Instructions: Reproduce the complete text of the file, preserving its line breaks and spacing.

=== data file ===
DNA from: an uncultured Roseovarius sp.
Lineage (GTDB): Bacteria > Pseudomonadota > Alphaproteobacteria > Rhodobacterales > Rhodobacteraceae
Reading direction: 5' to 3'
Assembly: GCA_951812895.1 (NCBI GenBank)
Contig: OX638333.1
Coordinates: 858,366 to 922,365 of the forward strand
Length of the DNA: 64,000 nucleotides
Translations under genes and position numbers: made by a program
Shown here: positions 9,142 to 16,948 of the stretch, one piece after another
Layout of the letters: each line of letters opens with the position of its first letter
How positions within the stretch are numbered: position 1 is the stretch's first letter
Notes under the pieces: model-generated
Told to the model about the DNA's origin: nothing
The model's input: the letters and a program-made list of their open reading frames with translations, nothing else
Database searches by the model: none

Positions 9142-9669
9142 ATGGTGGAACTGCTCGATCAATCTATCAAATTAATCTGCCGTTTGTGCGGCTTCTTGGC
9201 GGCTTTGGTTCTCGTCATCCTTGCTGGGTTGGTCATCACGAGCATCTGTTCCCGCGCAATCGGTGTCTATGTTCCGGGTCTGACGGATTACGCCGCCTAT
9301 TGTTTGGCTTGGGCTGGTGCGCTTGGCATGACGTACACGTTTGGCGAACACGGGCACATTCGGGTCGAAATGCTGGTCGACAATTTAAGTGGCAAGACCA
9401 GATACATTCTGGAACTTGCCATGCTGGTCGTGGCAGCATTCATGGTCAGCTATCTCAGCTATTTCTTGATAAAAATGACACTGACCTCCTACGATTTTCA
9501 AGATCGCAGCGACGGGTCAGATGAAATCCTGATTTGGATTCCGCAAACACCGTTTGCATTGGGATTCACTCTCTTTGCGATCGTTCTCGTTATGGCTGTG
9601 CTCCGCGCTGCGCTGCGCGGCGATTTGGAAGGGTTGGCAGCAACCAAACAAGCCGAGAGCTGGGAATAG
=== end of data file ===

DNA from: an uncultured Roseovarius sp.
Lineage (GTDB): Bacteria > Pseudomonadota > Alphaproteobacteria > Rhodobacterales > Rhodobacteraceae
Reading direction: 5' to 3'
Assembly: GCA_951812895.1 (NCBI GenBank)
Contig: OX638333.1
Coordinates: 858,366 to 922,365 of the forward strand
Length of the DNA: 64,000 nucleotides
Translations under genes and position numbers: made by a program
Shown here: positions 9,142 to 16,948 of the stretch, one piece after another
Layout of the letters: each line of letters opens with the position of its first letter
How positions within the stretch are numbered: position 1 is the stretch's first letter
Notes under the pieces: model-generated
Told to the model about the DNA's origin: nothing
The model's input: the letters and a program-made list of their open reading frames with translations, nothing else
Database searches by the model: none

Positions 9142-9669
9142 ATGGTGGAACTGCTCGATCAATCTATCAAATTAATCTGCCGTTTGTGCGGCTTCTTGGC
9201 GGCTTTGGTTCTCGTCATCCTTGCTGGGTTGGTCATCACGAGCATCTGTTCCCGCGCAATCGGTGTCTATGTTCCGGGTCTGACGGATTACGCCGCCTAT
9301 TGTTTGGCTTGGGCTGGTGCGCTTGGCATGACGTACACGTTTGGCGAACACGGGCACATTCGGGTCGAAATGCTGGTCGACAATTTAAGTGGCAAGACCA
9401 GATACATTCTGGAACTTGCCATGCTGGTCGTGGCAGCATTCATGGTCAGCTATCTCAGCTATTTCTTGATAAAAATGACACTGACCTCCTACGATTTTCA
9501 AGATCGCAGCGACGGGTCAGATGAAATCCTGATTTGGATTCCGCAAACACCGTTTGCATTGGGATTCACTCTCTTTGCGATCGTTCTCGTTATGGCTGTG
9601 CTCCGCGCTGCGCTGCGCGGCGATTTGGAAGGGTTGGCAGCAACCAAACAAGCCGAGAGCTGGGAATAG